by Nicole Mickelow
My (love-hate) relationship with running started quite young, when I realized in elementary school that I could sprint faster than a bunch of the boys. Back then I thought I would be a track star…crushing 100, 200 and 400m races/relays and racking up medals at meets everywhere. Clearly, that didn’t happen. But I did discover that there was something about running that I still carry with me to this day.
From my youth onward, I always used running as a way to try and keep in shape and to be able to eat a bit more of the delicious food that I loved so much. Eventually though, I got that slightly cliché bucket list idea stuck in my head…I wanted to run a marathon sometime in my lifetime.
It was an overwhelming goal and knowing myself well enough to be sure that I need help with accountability, I started my marathon journey by first signing up for a half marathon clinic. The ease of having someone who knows what they’re doing helping get you through a training program was comforting. The idea that I would have someone to be accountable to was necessary. The potential for meeting some new people and maybe even making some new friends was enticing. Little did I know at the time that it was that last piece that would be the most important in my eventual journey to 42.2km.
I am a marathoner. Well maybe kind of a retired one now but before my self imposed moratorium on long distances, I made it through seven marathons, a bunch of 30kms, more than a dozen half marathons and a couple short distance races thrown in. I can unequivocally tell you that I NEVER would have made it through that many long distance races and allll the training without my running buds. Group training has a ton of science behind it but beyond all that evidence spouted in articles across the internet, I am living proof that it works.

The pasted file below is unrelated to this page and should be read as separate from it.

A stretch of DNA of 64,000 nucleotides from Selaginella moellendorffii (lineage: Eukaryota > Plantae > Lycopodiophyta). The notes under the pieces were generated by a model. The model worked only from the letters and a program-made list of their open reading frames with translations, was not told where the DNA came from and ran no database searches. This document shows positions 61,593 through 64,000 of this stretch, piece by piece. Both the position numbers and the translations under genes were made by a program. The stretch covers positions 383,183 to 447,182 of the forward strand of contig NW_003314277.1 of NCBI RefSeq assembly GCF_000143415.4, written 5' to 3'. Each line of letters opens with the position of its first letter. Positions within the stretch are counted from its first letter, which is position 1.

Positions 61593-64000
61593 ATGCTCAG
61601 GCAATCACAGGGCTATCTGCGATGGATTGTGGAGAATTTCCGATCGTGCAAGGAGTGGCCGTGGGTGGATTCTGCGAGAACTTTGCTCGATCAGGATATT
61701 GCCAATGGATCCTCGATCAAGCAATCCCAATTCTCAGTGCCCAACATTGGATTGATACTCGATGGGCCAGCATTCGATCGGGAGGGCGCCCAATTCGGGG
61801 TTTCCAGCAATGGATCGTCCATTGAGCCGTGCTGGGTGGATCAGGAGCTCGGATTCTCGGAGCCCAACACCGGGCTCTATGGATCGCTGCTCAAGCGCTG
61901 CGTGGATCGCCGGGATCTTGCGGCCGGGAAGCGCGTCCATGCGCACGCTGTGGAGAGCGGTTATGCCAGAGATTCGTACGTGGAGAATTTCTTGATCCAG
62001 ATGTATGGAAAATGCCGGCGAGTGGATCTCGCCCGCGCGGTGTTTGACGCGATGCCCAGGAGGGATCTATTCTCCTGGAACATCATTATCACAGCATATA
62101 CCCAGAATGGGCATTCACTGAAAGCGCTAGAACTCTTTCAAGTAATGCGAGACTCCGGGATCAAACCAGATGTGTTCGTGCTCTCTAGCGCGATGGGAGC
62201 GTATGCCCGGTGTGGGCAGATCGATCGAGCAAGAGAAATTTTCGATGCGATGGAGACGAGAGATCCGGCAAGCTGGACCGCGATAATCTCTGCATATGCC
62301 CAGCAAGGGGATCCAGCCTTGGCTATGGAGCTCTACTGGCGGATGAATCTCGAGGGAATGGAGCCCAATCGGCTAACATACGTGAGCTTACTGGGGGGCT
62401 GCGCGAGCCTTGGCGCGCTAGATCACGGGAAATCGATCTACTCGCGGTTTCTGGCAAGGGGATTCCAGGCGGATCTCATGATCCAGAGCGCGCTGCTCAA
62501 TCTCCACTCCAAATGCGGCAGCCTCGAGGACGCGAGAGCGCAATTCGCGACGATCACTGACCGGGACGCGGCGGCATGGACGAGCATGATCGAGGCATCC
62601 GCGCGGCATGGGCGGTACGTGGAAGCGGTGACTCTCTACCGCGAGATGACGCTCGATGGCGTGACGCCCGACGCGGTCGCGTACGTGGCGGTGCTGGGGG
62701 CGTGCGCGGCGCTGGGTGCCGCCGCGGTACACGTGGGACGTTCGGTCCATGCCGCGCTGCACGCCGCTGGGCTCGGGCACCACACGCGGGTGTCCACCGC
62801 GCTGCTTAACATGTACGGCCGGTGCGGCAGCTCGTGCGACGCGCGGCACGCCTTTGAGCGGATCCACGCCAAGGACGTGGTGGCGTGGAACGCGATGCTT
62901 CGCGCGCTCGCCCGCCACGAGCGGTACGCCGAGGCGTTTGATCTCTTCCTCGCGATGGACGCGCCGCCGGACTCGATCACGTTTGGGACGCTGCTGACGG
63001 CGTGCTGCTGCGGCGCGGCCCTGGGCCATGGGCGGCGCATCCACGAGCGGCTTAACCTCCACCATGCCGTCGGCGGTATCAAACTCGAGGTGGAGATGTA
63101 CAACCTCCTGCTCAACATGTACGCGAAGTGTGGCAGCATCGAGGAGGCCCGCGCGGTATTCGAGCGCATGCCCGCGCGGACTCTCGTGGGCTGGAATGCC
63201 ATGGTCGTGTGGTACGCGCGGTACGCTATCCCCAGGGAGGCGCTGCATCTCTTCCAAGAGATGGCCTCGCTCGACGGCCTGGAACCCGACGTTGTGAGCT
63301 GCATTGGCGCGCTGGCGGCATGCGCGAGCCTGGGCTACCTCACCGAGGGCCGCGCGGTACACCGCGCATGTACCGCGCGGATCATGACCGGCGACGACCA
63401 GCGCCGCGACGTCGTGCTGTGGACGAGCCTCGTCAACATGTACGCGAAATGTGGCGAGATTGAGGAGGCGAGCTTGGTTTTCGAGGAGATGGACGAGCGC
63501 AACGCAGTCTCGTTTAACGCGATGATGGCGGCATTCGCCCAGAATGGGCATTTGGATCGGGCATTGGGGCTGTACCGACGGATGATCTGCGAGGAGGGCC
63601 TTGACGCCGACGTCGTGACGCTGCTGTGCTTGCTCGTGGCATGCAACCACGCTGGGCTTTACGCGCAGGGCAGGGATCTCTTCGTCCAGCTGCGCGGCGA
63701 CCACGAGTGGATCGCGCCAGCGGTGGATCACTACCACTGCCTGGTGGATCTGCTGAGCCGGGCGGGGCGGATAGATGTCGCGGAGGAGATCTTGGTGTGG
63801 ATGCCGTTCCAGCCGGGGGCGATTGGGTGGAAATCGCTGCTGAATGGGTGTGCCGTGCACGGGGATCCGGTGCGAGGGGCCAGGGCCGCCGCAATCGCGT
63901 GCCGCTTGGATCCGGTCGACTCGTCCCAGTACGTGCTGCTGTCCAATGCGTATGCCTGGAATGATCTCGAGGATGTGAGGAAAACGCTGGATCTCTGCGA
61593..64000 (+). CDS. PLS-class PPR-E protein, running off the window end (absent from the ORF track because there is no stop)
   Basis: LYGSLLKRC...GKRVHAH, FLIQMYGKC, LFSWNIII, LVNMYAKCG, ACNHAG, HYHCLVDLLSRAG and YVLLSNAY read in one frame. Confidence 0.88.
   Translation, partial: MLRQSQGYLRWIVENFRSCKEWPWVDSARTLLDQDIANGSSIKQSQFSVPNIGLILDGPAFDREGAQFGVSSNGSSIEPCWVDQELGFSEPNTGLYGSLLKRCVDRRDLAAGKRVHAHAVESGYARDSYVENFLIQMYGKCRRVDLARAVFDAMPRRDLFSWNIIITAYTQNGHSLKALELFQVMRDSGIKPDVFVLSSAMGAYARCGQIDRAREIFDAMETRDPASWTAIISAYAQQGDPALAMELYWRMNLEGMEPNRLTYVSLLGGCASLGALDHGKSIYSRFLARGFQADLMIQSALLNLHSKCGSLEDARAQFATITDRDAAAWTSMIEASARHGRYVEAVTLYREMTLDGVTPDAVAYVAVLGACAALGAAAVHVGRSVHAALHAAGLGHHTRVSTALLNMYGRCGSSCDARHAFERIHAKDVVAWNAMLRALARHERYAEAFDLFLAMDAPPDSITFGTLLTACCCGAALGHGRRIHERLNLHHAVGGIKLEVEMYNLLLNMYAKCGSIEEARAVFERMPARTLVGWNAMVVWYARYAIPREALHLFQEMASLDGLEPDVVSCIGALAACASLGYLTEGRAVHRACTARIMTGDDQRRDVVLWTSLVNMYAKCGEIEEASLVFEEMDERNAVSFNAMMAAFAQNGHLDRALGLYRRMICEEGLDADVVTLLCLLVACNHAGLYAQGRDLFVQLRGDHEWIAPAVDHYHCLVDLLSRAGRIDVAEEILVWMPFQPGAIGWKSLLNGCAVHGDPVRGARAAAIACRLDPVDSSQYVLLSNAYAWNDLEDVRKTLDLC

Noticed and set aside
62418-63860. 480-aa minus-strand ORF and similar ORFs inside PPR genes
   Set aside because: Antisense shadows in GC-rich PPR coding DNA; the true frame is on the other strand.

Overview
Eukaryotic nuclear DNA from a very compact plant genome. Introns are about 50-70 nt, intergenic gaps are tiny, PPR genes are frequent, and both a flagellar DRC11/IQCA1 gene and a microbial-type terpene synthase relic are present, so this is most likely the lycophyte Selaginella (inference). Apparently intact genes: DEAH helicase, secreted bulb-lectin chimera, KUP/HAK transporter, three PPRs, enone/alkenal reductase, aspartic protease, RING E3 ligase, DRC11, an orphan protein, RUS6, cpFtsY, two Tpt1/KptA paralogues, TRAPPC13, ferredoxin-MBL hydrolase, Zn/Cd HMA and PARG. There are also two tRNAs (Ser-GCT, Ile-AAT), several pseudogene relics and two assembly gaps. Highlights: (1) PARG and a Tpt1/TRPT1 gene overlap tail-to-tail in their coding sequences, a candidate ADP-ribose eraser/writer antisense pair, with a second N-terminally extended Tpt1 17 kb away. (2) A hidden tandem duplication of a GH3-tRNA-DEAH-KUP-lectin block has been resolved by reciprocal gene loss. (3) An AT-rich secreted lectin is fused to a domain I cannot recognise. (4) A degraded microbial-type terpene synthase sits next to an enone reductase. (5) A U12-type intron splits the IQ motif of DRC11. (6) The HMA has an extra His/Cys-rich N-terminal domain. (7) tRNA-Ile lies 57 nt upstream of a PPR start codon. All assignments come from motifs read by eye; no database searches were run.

I showed up
Having coaches, pace group leaders and other runners expecting you means that you can’t just no-show. I ran through some absolutely ridiculous weather, slight hangovers, lack of sleep, bad days and just not wanting to. Why? Because I knew people were expecting me and I knew that running with them would make it way better too.
I actually enjoyed myself
Training for long distances is hard. Really freaking hard at times. But having great run buds who are going through it with you, who are there to chat and laugh with, who will help pick you up and who you will do the same for, makes it all worthwhile. From moments of venting about life struggles to sharing secrets you might never otherwise divulge to sometimes becoming deliriously silly…it’s a bonding experience like no other. Who else would you talk about weird runner bathroom issues with?!?
I got faster…and became mentally stronger
Running with groups invariably means that there are people who are faster than you and at some points you will find yourself struggling to keep up. That chasing, that striving, without a doubt helped me make gains. While I didn’t do it all the time as I know that it can also be the path to injury, I allowed myself to do it on some of my training runs and it worked. My times did improve over the years that I trained with a group, despite the fact that I was also getting older. On the flip side, not every run will go well and not every race will be a PB and those same people were there to give me a pep talk and keep me motivated when I needed it most.
I made lifelong friends
This was perhaps the most surprising and amazing “side effect” of the whole group training phenomenon. I’m not originally from Toronto and I can tell you that moving to a new city on your own and trying to make good friends as an adult can be tough. But running and training for long distances with a crew brought me exactly that. The greatest friends…some of whom are like family to me now since mine are far away. A bunch of us just got back from a destination wedding where we got to share a week of fun and indulgence in the sun (with a couple sunrise runs thrown in) and celebrate the marriage of two awesome runners who are part of our #squad. If that’s not the best proof of the benefits of group training, I don’t know what is.